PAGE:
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Tippecanoe Branch - History Buff Book Club

By MPL Staff on Jan 6, 2018 11:23 AM

History Buff Book Club

 

Tippecanoe Branch
3912 S. Howell Ave.

 

Thursdays from 5-6 pm

January 25
The Latehomecomer: A Hmong Family Memoir by Kao Kalia Yang

A college professor describes her harrowing escape with her Hmong family from war-torn Laos, their lives as refugees in a camp in Thailand, their settlement in Minnesota, and her special relationship with her Hmong grandmother.

 

February 22
The Boys in the Boat: Nine Americans and their Epic Quest for Gold at the 1936 Berlin Olympics by Daniel James Brown

Daniel James Brown's robust book tells the story of the University of Washington's 1936 eight-oar crew and their epic quest for an Olympic gold medal, a team that transformed the sport and grabbed the attention of millions of Americans.

March 29
The Ghost Map: The Story of London’s Most Terrifying Epidemic and How it Changed Science, Cities, and the Modern World by Steven Johnson

A chronicle of Victorian London's worst cholera outbreak traces the day-by-day efforts of Dr. John Snow, who put his own life on the line in his efforts to prove his previously dismissed contagion theory about how the epidemic was spreading.

April 26
Conquistador: Hernán Cortés, King Montezuma, and the Last Stand of the Aztecs by Buddy Levy

A narrative history of the conquest of Mexico offers contrasting studies of Hernâan Cortâes and the powerful Aztec king Montezuma, and discusses the complex civilization of the Aztecs and the military campaign that brought down the entire Aztec nation.

May 31
Destiny of the Republic: A Tale of Madness, Medicine, and the Murder of a President by Candice Millard

A narrative account of the twentieth president's political career offers insight into his background as a scholar and Civil War hero, his battles against the corrupt establishment, and Alexander Graham Bell's failed attempt to save him from an assassin's bullet.

June 28
Cleopatra: A Life by Stacy Schiff

The Pulitzer Prize-winning biographer brings to life the most intriguing woman in the history of the world: Cleopatra, the last queen of Egypt. Though her life spanned fewer than 40 years, it reshaped the contours of the ancient world.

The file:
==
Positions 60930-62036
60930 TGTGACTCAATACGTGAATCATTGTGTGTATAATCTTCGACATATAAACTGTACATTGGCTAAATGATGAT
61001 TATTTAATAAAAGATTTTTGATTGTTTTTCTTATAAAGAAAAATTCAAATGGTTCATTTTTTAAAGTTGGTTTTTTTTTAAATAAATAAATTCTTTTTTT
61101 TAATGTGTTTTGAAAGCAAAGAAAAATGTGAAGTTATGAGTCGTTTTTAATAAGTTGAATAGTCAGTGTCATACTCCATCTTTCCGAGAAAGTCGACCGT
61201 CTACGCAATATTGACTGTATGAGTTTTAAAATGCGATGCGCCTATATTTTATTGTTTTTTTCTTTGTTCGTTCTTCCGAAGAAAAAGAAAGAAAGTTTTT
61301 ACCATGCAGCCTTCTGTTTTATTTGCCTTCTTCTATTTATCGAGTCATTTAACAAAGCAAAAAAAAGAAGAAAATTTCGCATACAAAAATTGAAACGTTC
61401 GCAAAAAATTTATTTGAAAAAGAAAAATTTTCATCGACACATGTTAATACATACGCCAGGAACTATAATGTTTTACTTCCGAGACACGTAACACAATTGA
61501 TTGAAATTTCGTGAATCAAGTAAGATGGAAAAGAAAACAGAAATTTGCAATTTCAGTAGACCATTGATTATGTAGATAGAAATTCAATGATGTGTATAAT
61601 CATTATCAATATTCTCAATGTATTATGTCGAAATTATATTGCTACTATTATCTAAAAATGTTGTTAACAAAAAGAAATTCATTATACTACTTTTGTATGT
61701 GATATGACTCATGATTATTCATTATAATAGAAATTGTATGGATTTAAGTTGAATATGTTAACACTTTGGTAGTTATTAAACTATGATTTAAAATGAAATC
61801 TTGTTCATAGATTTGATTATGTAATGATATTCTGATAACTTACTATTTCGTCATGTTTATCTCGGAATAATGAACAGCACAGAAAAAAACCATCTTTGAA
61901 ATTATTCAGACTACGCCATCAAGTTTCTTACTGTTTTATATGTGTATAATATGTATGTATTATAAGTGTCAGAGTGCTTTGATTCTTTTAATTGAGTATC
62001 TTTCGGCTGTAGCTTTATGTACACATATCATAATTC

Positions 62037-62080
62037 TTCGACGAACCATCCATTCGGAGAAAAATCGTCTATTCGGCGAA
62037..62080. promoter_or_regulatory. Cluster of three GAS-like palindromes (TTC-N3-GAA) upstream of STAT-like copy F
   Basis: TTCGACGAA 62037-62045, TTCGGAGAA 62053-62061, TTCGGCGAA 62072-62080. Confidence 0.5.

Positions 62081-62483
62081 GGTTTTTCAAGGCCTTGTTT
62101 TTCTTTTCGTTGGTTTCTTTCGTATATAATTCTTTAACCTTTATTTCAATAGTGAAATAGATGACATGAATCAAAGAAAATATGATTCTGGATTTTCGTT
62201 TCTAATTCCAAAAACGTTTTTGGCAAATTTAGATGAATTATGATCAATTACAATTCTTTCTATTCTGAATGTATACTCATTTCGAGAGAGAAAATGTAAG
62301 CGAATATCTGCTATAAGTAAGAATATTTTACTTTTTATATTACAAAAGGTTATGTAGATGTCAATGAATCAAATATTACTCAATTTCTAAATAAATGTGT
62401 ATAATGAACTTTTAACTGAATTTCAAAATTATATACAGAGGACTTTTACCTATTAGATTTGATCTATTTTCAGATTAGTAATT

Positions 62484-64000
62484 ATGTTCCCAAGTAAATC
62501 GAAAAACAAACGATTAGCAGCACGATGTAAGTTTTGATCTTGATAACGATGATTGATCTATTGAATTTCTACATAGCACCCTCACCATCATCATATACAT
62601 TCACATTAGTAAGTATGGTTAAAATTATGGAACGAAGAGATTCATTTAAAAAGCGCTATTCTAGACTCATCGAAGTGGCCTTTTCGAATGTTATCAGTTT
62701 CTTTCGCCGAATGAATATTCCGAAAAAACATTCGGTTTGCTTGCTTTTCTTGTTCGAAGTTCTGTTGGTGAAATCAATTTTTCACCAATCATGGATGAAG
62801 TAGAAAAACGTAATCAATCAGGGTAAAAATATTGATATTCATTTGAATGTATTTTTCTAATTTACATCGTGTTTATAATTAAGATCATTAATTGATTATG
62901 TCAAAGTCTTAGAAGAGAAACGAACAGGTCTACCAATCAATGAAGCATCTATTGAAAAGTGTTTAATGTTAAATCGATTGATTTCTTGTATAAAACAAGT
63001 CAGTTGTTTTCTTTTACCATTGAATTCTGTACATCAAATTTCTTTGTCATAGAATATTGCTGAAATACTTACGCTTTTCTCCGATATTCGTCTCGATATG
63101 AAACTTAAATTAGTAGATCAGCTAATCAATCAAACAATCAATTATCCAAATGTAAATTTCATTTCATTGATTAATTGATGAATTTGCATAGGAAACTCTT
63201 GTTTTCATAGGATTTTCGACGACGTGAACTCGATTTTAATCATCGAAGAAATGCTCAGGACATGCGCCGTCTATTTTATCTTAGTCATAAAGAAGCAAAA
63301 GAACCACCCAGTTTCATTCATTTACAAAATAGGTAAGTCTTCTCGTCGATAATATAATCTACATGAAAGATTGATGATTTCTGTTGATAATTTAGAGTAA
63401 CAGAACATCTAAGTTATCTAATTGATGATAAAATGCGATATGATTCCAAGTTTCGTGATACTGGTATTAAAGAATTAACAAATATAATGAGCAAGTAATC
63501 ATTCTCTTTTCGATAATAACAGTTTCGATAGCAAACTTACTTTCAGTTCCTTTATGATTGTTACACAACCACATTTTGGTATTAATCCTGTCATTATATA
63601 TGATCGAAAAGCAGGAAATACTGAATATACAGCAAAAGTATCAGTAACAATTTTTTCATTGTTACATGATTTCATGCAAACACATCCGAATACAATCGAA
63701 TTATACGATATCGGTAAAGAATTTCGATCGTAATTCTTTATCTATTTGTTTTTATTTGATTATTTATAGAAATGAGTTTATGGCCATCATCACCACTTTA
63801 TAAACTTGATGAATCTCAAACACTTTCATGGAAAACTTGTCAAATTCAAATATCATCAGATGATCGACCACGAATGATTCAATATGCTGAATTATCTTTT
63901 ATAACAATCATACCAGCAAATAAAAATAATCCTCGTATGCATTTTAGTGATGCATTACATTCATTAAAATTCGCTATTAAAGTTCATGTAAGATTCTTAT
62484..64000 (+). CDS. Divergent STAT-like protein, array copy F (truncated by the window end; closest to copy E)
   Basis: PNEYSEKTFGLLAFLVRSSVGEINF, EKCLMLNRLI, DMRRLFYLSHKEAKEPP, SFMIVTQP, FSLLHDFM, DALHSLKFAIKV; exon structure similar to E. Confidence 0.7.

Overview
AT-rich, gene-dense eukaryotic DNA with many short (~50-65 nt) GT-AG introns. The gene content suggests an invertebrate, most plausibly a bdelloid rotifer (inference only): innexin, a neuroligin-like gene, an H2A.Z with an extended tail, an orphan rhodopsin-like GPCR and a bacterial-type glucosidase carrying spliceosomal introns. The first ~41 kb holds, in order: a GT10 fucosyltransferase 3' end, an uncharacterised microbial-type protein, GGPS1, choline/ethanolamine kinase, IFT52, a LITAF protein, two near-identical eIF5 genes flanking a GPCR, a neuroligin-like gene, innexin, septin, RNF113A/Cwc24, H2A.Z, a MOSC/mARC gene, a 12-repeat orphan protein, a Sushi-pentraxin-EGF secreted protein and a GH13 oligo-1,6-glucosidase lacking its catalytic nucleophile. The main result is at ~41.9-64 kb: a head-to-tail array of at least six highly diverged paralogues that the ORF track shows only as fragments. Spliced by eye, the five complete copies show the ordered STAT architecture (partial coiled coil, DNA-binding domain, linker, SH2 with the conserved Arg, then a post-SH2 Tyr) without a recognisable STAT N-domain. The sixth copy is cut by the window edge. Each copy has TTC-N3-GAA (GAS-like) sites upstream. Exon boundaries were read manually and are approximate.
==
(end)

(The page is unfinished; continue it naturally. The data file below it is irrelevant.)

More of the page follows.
July 26
Evicted: Poverty and Profit in the American City by Matthew Desmond

A Harvard sociologist examines the under-represented challenge of eviction as a formidable cause of poverty in America, revealing how millions of people are wrongly forced from their homes and reduced to cycles of extreme disadvantage that are reinforced by dysfunctional legal systems.

 

August 30
Killers of the Flower Moon: The Osage Murders and the Birth of the FBI by David Grann

Presents a true account of the early twentieth-century murders of dozens of wealthy Osage and law-enforcement officials, citing the contributions and missteps of a fledgling FBI that eventually uncovered one of the most chilling conspiracies in American history.

September 27
Destiny Disrupted: A History of the World Through Islamic Eyes by Tamim Ansary

Discusses the history of the world from an Islamic perspective, explaining the evolution of the Muslim community while recounting the history of the Western world with respect to Islamic events and interpretations.

 

October 25
Lafayette in the Somewhat United States by Sarah Vowell

A portrait of the French Revolutionary War hero, the Marquis de Lafayette, discusses his nonpartisan influence on a fledgling United States, his relationships with the Founding Fathers, and his contributions during the contentious 1824 presidential election.

 

November 29
A Moonless, Starless Sky: Ordinary Women and Men Fighting Extremism in Africa by Alexis Okeowo

A staff writer for the New Yorker describes the true stories of Africans who are bravely resisting the fundamentalism sweeping their country, including a women's basketball team in Somalia, a vigilante against Boko Haram, and kidnapping victims of Joseph Kony’s LRA.

December 27
Dead Wake: The Last Crossing of the Lusitania by Erik Larson

A chronicle of the sinking of the Lusitania discusses the factors that led to the tragedy and the contributions of such figures as Woodrow Wilson, bookseller Charles Lauriat, and architect Theodate Pope Riddle.



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